Diana Serra Cary, Silent Films Child Star Known as 'Baby Peggy,' Dies at Age 101
Baby Peggy has passed away after leaving behind a legacy in silent films. As a child, she made $1 million a year, but her reign on the big screen didn't last for long.
Diana Serra Cary has passed away at her home in Gustine, California, at age 101, according to the Hollywood Reporter. Better known as "Baby Peggy," she was one of the biggest child stars in early Hollywood.
Born to cowboy Jack Montgomery, Cary was only 19 months old when she landed her first starring role on television. Her 1921 debuts were in the shorts "Playmates," "Brownies Little Venus," and "Brownies Baby Doll."
Her Hollywood run
Cary hit the big time when she began working with director Alfred J. Goulding. She became "Baby Peggy," and went on to appear in more that 150 short films under Century Film Corp and Universal.
"The Darling of New York," "Miles of Smiles," "Helen's Babies," and "Captain January" all made America fall in love with the little girl who could evoke an array of emotions with her expressions.
The lengthy appearances onscreen also made Cary and her family into multimillionaires. She lived in a Beverly Hills mansion and took a limousine to work every day.
RIP Diana Serra Cary, aka #BabyPeggy: one of Hollywood’s first child actors, and surely the last surviving silent film star, has died aged 101. @PamHutch pays tribute ☞ https://t.co/qMhGQQLJiJ pic.twitter.com/K4RwYT1jbS— Sight & Sound: The international film magazine (@SightSoundmag) February 25, 2020
No real childhood
But even back then, child stardom meant real childhood was lacking. Cary didn't go to school and rarely enjoyed playtime. Instead, she was regularly overworked at her young age — even when sick.
She would often have to make national public appearances. In 1924, she stood next to Franklin D. Roosevelt for the Democratic National Convention waving the American flag.
Things came to a halt the next year when Cary's father caused her to get blacklisted after falling out with a studio over his daughter's salary. Cary's last film pre-teen years was in 1926 — "April Fools."
Goodnight, Baby Peggy (Diana Serra Cary) who has died aged 101. A silent movie star who earned $1 million a year before retiring at the age of six. pic.twitter.com/iWHwr8UgmZ— Quentin Fottrell (@Quantanamo) February 25, 2020
Going back to poverty
From there, Cary's parents made her perform in vaudeville. The couple were living lavishly off the young girl's fortune and would leave nothing for her to support herself.
A stepgrandfather embezzled some millions, some of it got lost, and the rest suffered in the 1929 stock market crash. When the family sold their home, cars, and luxuries, they moved to Wyoming.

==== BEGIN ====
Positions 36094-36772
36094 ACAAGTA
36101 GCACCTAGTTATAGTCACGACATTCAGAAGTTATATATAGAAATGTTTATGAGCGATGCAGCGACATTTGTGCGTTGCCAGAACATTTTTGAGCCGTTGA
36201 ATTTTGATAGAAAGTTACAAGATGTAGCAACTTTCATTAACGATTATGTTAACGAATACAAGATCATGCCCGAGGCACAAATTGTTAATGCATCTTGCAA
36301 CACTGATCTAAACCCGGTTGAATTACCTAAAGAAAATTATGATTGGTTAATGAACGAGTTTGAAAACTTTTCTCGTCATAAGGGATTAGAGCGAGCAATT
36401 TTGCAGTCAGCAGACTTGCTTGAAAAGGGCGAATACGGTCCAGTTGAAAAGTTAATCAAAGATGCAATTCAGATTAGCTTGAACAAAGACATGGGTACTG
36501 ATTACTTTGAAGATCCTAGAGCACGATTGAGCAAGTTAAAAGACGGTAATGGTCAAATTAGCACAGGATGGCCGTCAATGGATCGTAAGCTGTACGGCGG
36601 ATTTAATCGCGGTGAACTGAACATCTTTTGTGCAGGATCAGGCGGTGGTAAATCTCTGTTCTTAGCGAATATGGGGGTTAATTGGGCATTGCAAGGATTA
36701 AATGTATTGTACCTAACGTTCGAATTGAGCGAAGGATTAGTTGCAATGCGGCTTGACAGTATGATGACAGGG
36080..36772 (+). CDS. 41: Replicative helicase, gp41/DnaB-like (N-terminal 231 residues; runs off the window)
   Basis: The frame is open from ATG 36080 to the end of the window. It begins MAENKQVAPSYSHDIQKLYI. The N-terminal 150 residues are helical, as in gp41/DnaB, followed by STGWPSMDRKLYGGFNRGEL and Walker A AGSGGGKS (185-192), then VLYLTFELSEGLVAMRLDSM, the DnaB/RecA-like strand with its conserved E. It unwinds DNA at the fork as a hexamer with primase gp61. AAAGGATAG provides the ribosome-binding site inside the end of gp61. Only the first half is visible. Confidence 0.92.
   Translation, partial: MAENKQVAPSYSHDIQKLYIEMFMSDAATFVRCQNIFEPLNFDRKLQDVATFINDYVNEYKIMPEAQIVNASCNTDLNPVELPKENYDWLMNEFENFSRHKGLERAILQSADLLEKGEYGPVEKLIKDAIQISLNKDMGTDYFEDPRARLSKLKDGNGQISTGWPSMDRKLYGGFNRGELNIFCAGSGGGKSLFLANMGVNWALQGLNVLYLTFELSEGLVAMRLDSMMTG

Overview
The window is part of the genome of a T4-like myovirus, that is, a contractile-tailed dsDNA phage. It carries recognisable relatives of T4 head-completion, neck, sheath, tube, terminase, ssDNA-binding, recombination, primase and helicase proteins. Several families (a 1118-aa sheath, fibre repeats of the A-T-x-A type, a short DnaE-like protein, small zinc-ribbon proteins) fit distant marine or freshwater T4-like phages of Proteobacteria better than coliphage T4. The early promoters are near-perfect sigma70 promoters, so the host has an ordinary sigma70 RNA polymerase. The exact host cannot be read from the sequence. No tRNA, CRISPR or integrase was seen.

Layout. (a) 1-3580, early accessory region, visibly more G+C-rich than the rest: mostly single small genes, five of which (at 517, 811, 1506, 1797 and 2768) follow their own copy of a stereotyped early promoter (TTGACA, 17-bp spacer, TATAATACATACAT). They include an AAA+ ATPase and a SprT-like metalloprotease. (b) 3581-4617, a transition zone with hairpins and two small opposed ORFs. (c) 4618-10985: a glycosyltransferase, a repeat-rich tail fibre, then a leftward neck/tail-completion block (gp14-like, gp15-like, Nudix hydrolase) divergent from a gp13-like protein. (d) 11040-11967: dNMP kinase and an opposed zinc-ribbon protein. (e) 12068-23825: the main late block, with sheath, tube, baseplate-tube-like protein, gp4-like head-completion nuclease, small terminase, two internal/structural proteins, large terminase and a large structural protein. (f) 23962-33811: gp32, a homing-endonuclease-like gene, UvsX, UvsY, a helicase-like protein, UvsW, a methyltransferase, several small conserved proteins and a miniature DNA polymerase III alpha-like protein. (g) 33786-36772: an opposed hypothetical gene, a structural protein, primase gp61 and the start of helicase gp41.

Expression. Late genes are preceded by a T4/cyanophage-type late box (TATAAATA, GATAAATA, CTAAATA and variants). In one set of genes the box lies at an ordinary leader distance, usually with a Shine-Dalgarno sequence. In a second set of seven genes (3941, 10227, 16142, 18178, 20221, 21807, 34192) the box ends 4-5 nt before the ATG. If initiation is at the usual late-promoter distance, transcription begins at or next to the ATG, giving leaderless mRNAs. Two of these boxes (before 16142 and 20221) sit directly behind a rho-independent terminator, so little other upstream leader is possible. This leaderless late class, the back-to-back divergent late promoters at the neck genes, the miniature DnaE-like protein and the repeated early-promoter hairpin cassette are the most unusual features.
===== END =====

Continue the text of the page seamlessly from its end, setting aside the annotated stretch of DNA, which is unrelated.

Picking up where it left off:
As a teen, Cary was forced to appear in eight films between 1932 and 1938 for small roles. She later attended Lawlor Professional School. Post-graduation, she got married in 1938, only to divorce ten years later.
In later life she became a writer, Diana Serra Cary— Samuel West 💙 (@exitthelemming) February 25, 2020
She wrote about film history, cowboys and child actors, for whom she was a strong advocate. There’s a great autobiography. She made peace with her #BabyPeggy past; her second marriage lasted 47 years
Diana Serra Cary 1918-2020 pic.twitter.com/rB8mv1Yc14
Personal life and new career
Cary opted to change her name and became a switchboard operator and bookstore clerk. In 1954, she got married to artist Bob Cary. The pair had one son, Mark. Sadly Bob passed in 2001.
In 1970, Cary began her career as a film historian and writer. By 1975, she released the memoir, "The Hollywood Posse." Her 1996 autobiography, "Whatever Happened to Baby Peggy," was more of a healing, however.
Memorial and survivors
Extra TV released a statement from Cary's son: "I am proud of how she was able to come to terms with what happened to her from when she was just a toddler and re-create her life anew."
Rena Kiehn, who works at the Niles Essanay Silent Film Museum, reportedly announced the news of Cary's death. The museum will hold a memorial for the former actress in a few months.
Cary is survived by her son and a granddaughter. The family set up a GoFundMe account for fans to donate towards outstanding medical bills. No exact cause of death has been revealed.
Diana Serra Cary, the silent film sensation known as Baby Peggy whose career in Hollywood came to a crashing halt when she was the ripe old age of six, has died at age 101 https://t.co/CHNXDiXXTm— The Hollywood Reporter (@THR) February 24, 2020
A final accomplishment
As one of her final accomplishments, Cary released her first self-published novel, "The Drowning of the Moon," back in January of 2018. It's about the Mexican-American New Spain colonial Empire.
The novel follows a woman, Sirena, as she deals with the civil war. At the time, Cary considered herself still employed, with no plans for retirement. Her death is reminiscent of William Wintersole's.
The "General Hospital" star died at 88 in November last year from cancer complications. Wintersole was also known for his "Young & Restless" tv role. He passed away in Los Angeles.